Crisis Project - Activities

PROFESSOR SUSAN MARTIN ON US AND EUROPEAN RESPONSES TO REFUGEES AND OTHER FORCED MIGRANTS FLEEING CRISES (SEPTEMBER/OCTOBER 2015)

Today, in 2015, the number of refugees and displaced persons is at an all-time high since records began in the wake of World War II. None of the humanitarian crises in today's headlines are new. However, the dearth of adequate solutions to address the root causes of crises and to facilitate safe channels of migration for those who must get out of harm's way has prompted more people than ever to move by any means possible - including treacherous crossings over land and sea.

In recent weeks, ISIM Director and Donald G. Herzberg Professor of International Migration, Susan Martin, has written and spoken out about the current situation and the need for governments in Europe and the United States to do more to respond to those moving in the context of humanitarian crises. 

"A Kickstarter for Europe's migrant crisis misses some painful truths." By Professor Susan Martin. Fortune Magazine. To read the op-ed, click here.
The Global Migration Crisis: Religion and Foreign Policy Conference Call Series with Professor Susan Martin. Council of Foreign Relations. To listen to the audio recording or to read the transcript, click here.
The Migrant Crisis in Europe: A Panel Discussion with Nancy Lindborg (President, United States Institute of Peace); Gregory Maniatis (Senior European Policy Fellow, Migration Policy Institute); and chaired by Susan Martin (Professor and Director of the Institute for the Study of International Migration, Georgetown University). Council of Foreign Relations. To read the transcript, click here.

MIGRANTS IN COUNTRIES IN CRISIS INITIATIVE (AUGUST 2015)

In 2014, the Governments of the United States and the Philippines launched the Migrants in Countries in Crisis Initiative (MICIC), to address the impact of crises—conflicts and natural disasters—on migrants. Australia, Bangladesh, Costa Rica, Ethiopia, and the European Commission are also members of the State-led initiative, and they are supported in this effort by IOM, UNHCR, ISIM, and the Office of the Secretary General’s Special Representative for International Migration. As part of its efforts to support the MICIC Initiative, ISIM will publish a series of policy-relevant briefs and working papers in the coming months, based upon desk research of acute crises affecting migrants in Côte d'Ivoire, Japan, Libya, Syria, Thailand, the United States and Yemen, among others. More information on the initiative can be found here.

Earlier this year, as part of ISIM's research in this area, Sanjula Weerasinghe and Abbie Taylor published an article on the topic in the Journal on Migration and Human Security. To view the article, entitled 'On the Margins: Noncitizens Caught in Countries Experiencing Violence, Conflict and Disaster', click here.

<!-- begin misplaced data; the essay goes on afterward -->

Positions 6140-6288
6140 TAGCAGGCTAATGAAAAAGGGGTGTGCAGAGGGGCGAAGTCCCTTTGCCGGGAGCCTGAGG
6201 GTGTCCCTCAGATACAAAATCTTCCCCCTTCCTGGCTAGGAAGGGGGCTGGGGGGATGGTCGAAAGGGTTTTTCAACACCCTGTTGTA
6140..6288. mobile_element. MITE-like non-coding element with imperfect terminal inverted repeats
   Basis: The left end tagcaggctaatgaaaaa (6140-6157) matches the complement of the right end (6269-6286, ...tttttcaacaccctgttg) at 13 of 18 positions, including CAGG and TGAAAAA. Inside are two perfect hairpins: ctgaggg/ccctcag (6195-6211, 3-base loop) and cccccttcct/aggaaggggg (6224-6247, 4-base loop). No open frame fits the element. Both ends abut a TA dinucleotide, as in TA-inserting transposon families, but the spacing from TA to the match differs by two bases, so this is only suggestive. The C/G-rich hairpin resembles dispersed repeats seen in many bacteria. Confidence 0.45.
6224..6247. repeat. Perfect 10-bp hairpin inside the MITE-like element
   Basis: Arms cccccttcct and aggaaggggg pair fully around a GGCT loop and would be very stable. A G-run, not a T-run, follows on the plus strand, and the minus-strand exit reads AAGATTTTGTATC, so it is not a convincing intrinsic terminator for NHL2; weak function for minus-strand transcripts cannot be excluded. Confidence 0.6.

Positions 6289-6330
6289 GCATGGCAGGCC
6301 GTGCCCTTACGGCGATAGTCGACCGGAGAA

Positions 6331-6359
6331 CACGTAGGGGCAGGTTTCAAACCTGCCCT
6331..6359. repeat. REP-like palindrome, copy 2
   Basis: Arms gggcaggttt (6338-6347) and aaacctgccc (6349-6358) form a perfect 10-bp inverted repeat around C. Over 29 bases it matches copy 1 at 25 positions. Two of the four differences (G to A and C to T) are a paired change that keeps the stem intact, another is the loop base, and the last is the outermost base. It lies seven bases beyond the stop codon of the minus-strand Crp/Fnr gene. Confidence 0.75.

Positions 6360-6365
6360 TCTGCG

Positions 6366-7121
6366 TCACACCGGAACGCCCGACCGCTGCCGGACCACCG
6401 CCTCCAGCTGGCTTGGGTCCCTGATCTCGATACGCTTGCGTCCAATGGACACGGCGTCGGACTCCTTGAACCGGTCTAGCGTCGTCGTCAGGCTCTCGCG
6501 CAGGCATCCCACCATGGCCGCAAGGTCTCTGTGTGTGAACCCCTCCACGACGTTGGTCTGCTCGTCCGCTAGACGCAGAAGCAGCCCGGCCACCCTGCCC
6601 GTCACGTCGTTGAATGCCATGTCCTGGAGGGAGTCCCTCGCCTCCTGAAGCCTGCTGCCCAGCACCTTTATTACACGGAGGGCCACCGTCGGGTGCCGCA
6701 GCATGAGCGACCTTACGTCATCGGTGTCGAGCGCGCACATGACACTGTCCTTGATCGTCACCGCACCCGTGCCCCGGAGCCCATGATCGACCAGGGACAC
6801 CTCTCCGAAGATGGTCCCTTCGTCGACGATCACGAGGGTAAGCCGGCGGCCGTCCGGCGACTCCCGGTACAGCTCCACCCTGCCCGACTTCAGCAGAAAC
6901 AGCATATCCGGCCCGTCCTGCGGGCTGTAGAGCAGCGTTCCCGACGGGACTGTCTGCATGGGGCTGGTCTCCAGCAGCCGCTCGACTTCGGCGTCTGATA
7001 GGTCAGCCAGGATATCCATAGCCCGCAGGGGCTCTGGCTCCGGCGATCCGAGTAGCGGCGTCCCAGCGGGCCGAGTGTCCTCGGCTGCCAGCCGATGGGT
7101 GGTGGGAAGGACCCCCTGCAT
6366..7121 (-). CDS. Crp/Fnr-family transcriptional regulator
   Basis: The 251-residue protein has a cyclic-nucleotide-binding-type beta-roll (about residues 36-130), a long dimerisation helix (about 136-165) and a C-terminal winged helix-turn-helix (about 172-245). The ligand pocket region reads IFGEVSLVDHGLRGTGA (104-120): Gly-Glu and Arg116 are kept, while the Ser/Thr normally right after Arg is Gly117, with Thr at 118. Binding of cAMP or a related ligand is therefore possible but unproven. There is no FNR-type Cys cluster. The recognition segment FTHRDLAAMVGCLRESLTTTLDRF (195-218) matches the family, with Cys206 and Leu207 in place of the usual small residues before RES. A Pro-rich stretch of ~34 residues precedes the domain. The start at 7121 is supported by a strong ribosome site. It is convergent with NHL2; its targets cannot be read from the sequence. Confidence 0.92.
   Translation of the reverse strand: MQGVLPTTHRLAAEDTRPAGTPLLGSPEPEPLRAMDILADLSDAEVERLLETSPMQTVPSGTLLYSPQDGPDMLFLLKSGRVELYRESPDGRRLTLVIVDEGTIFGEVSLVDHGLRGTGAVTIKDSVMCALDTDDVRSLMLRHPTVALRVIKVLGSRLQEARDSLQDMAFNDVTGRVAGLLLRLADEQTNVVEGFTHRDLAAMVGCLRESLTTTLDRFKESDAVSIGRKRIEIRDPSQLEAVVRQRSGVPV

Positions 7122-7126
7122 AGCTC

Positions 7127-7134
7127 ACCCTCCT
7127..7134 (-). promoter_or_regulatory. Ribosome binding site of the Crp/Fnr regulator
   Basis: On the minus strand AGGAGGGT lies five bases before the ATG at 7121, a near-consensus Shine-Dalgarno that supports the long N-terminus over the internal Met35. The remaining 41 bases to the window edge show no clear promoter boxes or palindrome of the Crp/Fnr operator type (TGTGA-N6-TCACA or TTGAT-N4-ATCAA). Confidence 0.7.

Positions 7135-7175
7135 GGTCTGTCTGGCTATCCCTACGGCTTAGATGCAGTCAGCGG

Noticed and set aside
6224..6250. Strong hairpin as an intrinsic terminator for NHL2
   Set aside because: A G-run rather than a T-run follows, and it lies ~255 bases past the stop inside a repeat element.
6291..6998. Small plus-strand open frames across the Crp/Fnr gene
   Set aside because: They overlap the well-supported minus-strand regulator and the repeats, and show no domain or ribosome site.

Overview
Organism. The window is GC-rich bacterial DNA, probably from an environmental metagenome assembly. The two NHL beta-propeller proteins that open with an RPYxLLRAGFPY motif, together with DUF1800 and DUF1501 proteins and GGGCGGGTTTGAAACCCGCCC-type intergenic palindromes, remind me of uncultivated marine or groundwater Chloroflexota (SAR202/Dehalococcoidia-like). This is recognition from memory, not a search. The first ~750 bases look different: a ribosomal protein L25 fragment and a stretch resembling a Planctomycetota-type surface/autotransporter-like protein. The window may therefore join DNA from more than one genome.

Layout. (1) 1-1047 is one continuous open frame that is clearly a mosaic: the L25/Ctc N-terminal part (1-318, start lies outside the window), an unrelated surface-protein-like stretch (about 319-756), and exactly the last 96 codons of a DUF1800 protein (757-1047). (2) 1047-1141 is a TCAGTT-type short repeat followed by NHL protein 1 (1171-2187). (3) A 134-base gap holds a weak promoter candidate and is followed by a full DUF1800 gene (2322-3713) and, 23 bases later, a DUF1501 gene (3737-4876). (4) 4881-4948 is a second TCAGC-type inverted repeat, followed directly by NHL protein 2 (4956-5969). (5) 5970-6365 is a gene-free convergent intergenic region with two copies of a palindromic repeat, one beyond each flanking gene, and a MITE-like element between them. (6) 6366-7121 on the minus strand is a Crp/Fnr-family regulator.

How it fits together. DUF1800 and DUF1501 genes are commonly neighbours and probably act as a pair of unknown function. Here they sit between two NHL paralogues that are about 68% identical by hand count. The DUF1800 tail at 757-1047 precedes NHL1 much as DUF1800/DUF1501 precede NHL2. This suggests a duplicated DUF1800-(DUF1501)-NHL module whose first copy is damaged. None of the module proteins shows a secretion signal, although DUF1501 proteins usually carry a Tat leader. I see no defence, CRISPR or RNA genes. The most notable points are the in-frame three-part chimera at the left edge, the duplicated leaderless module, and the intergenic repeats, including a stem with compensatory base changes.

Report on Planned Relocation, Disasters and Climate Change: Consolidating Good Practices and Preparing for the Future (September 2014)

Following on from the expert consultation in Sanremo, Italy co-hosted by Brookings, ISIM and UNHCR  earlier in 2014, Sanjula Weerasinghe compiled this comprehensive report on "Planned Relocation, Disasters and Climate Change: Consolidating Good Practices and Preparing for the Future" presents the findings, recommendations and next steps. To read the report, click here.

Alternative Models for International Protection of Forced Migrants (June 2014)

As part of the 2014 UNHCR Annual Consultations with NGOs, ISIM co-organized a side event with UNHCR on Alternative Models for International Protection of Forced Migrants.

Panelists discussed various recent initiatives that respond to humanitarian or migration-related crises, where existing protection frameworks are either not applicable or practicable. These included the Nansen Initiative on Disaster-Induced and Cross-Border Displacement, Georgetown University's Institute for the Study of International Migration's Crisis Migration project, UNHCR's Guidelines on Temporary Protection or Stay Arrangements, and IOM's Migration Crisis Operational Framework.

Following an initial overview of the scope and objectives of each initiative, the panelists (with interventions from other participants) exchanged on the different proposals - reflecting on their complementarities, distinctions and overlaps.

Moderators:
Volker Türk, Director, Division of International Protection, UNHCR
Alice Edwards, Senior Legal Coordinator, Division of International Protection, UNHCR

Speakers:
Elizabeth Ferris, Brookings Institution
Jill Helke, IOM
Walter Kaelin, Nansen Initiative
Susan Martin, Institute for the Study of International Migration, Georgetown University

To read the UNHCR Report of the 2014 Consultations, click here.

Humanitarian Crises and Migration: Causes, Consequences and Responses (May 2014)

Every week, thousands of people are compelled to move in the face of humanitarian crises, and yet for many, protection is out of reach. "Humanitarian Crises and Migration: Causes, Consequences and Responses", edited by ISIM's Susan Martin, Sanjula Weerasinghe, and Abbie Taylor brings together leading experts from multi-disciplinary backgrounds to reflect on diverse humanitarian crises and to discuss the challenges and opportunities in providing protection for these crisis migrants. This timely book, a product of the Crisis Migration Project, is now available for purchase in hardback, paperback and Kindle editions. Click here for more information.